By Kartika Putra
Our hostel owner, Mr B, take us to Zhoumulang, a mountain village, to visit the Yi people. When referring to the Yi as a minority, again that is only in relation to the Chinese population. There are more than 8 million Yi people in Asia and over 4.5 million live in Yunnan province. Although most Yi communities settle far from cities on steep mountain slopes, there exists a wide diversity in communities depending on the differences in altitude and climate of each area.
We left Weishan in a flash white van and headed two hours into the misty mountainside. In the last township before the mountains, Muslim women shopped in headdresses on narrow streets with unforgiving drop-offs. The narrow streets became a winding road that snaked its way through the red earth hillside. Patches of cultivated land left green blemishes on the mountain side. Wind farms dotted the skyline that was became hazier the higher we ascended. Mr B tooted his horn at each bend in the road to alert oncoming traffic to our advance up the mountain. The next bend allowed us a breathtaking sight of a Yi woman in full traditional clothing; an ensemble of floral embroidery designs and bright greens and pinks, the elegance of which was new to me.
Trucks stacked high with wood huffed and puffed along the roads forcing our van, now tinged with red, closer to the edge of the cliff. A young man burned eucalyptus leaves into a large cauldron, oil dripped into a bucket. Children ran home from school down hill tracks, an old woman with a toothless smile tended goats. A landslide closed the road so we parked the car and picked our way carefully over the rocks and past the bob cat.
The walk into town overlooked the valley, the village, like their farming practices, was tiered. From a distance it looked as if houses were built upon houses upon houses, but as we walked through the streets we saw levels. The air was dusty, the earth was red and clay-like. Only the older women wore the traditional dress of the Yi people, but all the women had their heads covered. They were worked on building sites, moving rocks with baskets on their backs. Once again, we had evidence of a matriarchal society where women performed the majority of the labour. A little boy stood on a wall staring at us, his penis sticking out from a hole in his pants.
We stopped a woman at her doorway to admire her garments. Mr B proved to be a poor interpreter, unable to speak English, or understand the Yi women. He made constant calls to our friend Stone, but this proved stilted and ineffective. She appeared happy with our attention at first but the conversation dried up without proper communication and she left us feeling uncomfortable and unwanted.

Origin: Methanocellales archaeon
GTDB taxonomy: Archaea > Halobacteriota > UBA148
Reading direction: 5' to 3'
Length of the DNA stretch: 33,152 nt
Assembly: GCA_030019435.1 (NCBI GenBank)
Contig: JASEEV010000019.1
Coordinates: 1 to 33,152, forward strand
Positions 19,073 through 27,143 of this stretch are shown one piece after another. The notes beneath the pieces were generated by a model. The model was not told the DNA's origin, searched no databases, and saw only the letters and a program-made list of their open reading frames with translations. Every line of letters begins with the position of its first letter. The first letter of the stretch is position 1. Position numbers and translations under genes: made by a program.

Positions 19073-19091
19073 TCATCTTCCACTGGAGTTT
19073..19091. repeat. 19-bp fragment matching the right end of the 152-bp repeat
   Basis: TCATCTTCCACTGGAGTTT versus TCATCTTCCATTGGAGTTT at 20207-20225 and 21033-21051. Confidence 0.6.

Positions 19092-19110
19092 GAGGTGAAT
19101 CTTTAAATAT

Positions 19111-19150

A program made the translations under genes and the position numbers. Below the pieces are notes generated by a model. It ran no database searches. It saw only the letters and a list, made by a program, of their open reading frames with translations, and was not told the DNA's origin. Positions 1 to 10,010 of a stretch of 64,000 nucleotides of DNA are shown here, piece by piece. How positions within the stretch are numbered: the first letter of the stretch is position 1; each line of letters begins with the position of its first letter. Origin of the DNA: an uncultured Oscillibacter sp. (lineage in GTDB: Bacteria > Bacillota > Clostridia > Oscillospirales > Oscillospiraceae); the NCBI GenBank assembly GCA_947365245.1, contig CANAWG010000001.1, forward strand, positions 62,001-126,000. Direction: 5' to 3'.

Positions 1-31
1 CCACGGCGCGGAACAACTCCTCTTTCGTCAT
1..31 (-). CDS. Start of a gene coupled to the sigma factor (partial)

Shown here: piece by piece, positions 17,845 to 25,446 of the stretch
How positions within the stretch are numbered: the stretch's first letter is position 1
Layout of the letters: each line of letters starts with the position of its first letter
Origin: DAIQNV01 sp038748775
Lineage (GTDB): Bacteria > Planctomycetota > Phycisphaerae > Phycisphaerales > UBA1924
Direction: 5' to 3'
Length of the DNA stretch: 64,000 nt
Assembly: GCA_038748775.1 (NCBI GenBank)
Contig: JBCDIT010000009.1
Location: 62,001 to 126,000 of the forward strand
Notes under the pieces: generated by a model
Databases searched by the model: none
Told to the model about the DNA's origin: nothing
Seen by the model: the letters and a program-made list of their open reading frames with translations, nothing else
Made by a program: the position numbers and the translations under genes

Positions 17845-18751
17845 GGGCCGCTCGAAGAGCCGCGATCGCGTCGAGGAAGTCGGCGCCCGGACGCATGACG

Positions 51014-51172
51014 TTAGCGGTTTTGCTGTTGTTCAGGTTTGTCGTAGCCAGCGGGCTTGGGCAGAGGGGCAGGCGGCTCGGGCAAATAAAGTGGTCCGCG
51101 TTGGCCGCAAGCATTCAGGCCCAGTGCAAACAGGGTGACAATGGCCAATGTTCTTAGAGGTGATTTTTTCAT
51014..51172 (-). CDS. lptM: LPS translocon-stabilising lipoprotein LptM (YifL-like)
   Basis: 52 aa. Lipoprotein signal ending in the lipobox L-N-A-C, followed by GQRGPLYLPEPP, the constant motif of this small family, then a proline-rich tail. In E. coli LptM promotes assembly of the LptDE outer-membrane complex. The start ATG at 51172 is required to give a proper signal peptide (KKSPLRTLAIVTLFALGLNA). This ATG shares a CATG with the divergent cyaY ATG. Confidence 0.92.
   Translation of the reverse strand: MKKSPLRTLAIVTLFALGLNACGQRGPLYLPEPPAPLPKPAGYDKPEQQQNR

The next family ushered us into their home that possessed an archaic beauty with its wooden balconies that looked inwards to a dusty courtyard. They proudly laid out on a small bed in a small bedroom embroidered slippers, the toes turned up like a pixie shoe; blouses with floral embroidery designs sewn onto the chests; aprons circular mirrors strung around the edges. As we were taken in to their homes, we felt obliged to buy an item, although this wasn’t our only motivating factor in asking how much the shoes cost. We were told the slippers took 6 months or more to make and cost 8000Yuan. The Yi tradition for women is to start making their bridal clothings as adolescents in preparation for their wedding day. This would explain why such care and skill went in to making the ceremonial dress and why they cost so much. Having said that, we were shocked at how much the shoes cost and thought there had been a mistake, not trusting our interpreter, Mr B. There was no mistake, however, and the family appeared to defend the price to our charisma deficient interpreter. We left the abode offering humble apologies and hoping no offence had been taken.
Considering the time it takes to make such elaborate work it makes sense that the prices would be high, and it also makes sense that for the purpose of the tourism industry cheap copies would be made to sell to tourists.